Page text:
Some years ago, a group of physicians in a poor neighborhood in New York organized a citizens' group to force slum landlords to improve housing standards, especially, to get rid of the rats.  When the doctors were interviewed on TV, they were asked why they got involved.  One doctor answered, "For years we were treating children with rat bites.  Finally, one day, one of us asked, "Instead of just treating the rat bites, why don't we do something about the rats?"
            Most of the social action we UUs engage in involves treating the effects of the class war.  We donate to the food bank.  This is a good thing to do---I do it myself, and I plan to keep doing it. Yet the institutions we support only treat the symptoms of the class war. Sooner or later, we are going to have join the ranks and fight that class war and win it.  UUs, as a group, have always been activists in progressive causes.  Go to any meeting of progressive activists and you will see a few UUs in the room.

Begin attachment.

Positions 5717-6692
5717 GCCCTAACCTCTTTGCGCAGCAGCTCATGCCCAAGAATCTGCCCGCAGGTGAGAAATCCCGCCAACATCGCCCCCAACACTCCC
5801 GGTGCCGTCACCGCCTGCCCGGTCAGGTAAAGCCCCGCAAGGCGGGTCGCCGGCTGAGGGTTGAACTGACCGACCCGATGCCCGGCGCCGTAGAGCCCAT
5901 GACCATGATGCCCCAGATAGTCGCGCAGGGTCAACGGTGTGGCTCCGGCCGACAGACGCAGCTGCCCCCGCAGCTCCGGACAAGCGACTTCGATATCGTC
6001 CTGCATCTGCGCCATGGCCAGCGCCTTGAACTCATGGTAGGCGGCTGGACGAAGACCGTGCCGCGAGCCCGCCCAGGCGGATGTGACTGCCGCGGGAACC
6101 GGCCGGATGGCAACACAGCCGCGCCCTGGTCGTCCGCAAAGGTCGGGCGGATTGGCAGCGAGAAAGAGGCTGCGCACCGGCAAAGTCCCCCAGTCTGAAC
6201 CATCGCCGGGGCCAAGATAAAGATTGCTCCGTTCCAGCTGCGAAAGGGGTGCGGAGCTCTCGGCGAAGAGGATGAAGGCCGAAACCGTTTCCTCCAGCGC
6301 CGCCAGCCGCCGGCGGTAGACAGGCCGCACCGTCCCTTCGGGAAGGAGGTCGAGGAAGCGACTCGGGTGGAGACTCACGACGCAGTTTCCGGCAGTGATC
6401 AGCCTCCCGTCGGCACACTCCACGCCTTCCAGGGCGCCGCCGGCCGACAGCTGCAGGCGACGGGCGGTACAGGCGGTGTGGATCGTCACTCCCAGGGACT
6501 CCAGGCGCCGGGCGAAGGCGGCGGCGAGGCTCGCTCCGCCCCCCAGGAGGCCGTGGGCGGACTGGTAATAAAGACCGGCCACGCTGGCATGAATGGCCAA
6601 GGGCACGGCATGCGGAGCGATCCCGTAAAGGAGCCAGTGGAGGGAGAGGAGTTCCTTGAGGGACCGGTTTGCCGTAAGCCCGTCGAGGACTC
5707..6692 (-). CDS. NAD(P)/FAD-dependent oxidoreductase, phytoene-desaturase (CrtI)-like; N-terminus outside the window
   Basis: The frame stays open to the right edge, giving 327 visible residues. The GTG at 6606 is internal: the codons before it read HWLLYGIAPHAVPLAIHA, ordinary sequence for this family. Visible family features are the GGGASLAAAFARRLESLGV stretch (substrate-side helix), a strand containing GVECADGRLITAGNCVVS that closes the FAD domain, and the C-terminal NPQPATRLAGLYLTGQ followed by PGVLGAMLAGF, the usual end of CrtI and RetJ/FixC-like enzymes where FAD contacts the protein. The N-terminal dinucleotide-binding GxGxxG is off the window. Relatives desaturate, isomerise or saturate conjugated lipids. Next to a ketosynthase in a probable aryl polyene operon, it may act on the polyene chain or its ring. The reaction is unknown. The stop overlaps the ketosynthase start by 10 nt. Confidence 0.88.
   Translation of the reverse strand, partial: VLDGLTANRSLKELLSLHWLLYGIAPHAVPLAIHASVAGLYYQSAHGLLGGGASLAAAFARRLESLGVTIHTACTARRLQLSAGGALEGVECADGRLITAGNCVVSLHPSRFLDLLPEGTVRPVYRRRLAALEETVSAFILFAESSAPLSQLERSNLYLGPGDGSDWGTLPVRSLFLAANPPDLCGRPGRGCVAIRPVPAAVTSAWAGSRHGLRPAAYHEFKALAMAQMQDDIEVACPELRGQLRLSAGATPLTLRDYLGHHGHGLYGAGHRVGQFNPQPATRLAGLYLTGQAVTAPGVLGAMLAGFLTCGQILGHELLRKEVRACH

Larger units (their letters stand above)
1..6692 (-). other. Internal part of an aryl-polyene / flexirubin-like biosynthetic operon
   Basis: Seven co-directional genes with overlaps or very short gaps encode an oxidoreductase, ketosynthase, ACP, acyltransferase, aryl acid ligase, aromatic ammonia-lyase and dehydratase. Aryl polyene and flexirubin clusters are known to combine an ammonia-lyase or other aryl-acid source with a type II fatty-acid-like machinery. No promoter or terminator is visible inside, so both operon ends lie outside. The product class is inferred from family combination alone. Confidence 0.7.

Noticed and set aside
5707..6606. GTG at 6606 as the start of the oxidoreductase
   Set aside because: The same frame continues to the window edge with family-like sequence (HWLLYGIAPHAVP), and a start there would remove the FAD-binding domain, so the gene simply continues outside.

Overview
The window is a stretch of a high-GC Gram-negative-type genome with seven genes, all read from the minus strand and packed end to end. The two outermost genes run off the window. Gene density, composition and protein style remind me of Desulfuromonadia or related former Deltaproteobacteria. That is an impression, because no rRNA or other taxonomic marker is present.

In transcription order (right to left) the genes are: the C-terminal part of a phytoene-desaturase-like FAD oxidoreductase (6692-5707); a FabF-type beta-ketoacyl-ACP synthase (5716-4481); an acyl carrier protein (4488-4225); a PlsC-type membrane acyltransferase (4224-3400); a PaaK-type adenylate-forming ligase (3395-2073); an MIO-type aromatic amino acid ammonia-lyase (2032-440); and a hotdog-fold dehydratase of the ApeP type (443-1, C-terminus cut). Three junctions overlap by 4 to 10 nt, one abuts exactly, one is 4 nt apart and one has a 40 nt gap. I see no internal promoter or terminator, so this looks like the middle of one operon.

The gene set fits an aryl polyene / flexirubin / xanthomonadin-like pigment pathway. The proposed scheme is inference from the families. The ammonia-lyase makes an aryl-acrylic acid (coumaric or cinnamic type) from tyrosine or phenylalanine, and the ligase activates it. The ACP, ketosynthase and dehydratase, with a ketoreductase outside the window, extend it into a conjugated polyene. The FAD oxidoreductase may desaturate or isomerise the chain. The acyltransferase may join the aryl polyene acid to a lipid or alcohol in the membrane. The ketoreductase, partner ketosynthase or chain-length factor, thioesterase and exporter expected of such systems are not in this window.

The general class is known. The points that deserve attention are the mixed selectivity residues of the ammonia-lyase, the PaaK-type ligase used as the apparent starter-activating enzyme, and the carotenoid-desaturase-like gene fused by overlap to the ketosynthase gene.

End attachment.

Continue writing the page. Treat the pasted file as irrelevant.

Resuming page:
We are fighting, but we have not yet won, and now we are playing against a stacked deck, especially after Citizens United.  Not only do we fight against unlimited corporate campaign money, we face voter suppression and gerrymandering.   Consider the requirement for a photo ID.   The only Photo ID they usually accept is a driver's license.  Now who would be affected by this requirement? Old people who do not see well enough to drive.  People who live in urban centers, where cars are not practical. Poor people, who cannot afford a car,  and also women.  Why women?  Most driver's licenses are issued for 4 years.   If a woman has been married, divorced, or widowed in that time, she may be living under a different name than appears on her driver's license.  Guess what?  The state of Texas does not plan to let her vote.   Up to 400,000  women may be turned away from the polls in the US for this reason. Why don't they want women to vote?  Women tend to be moderates or liberals---they won't usually back some tea party ultra-conservative.  So if that's who you're planning to run, you have to suppress the female vote.  And the effect of gerrymandering can't be overlooked. Far more voters in America voted for a Democrat for Congress than for a Republican in the last election, yet the Republicans control the House.  This is mostly due to deliberate gerrymandering, though we liberals sometimes voluntarily gerrymander ourselves by moving away from battleground states like Iowa,  where our votes make a difference, to solidly blue states where they don't.  But though it's an unfair fight, we have to fight anyway, and we have to teach our children to fight---because it won't be won in our lifetime.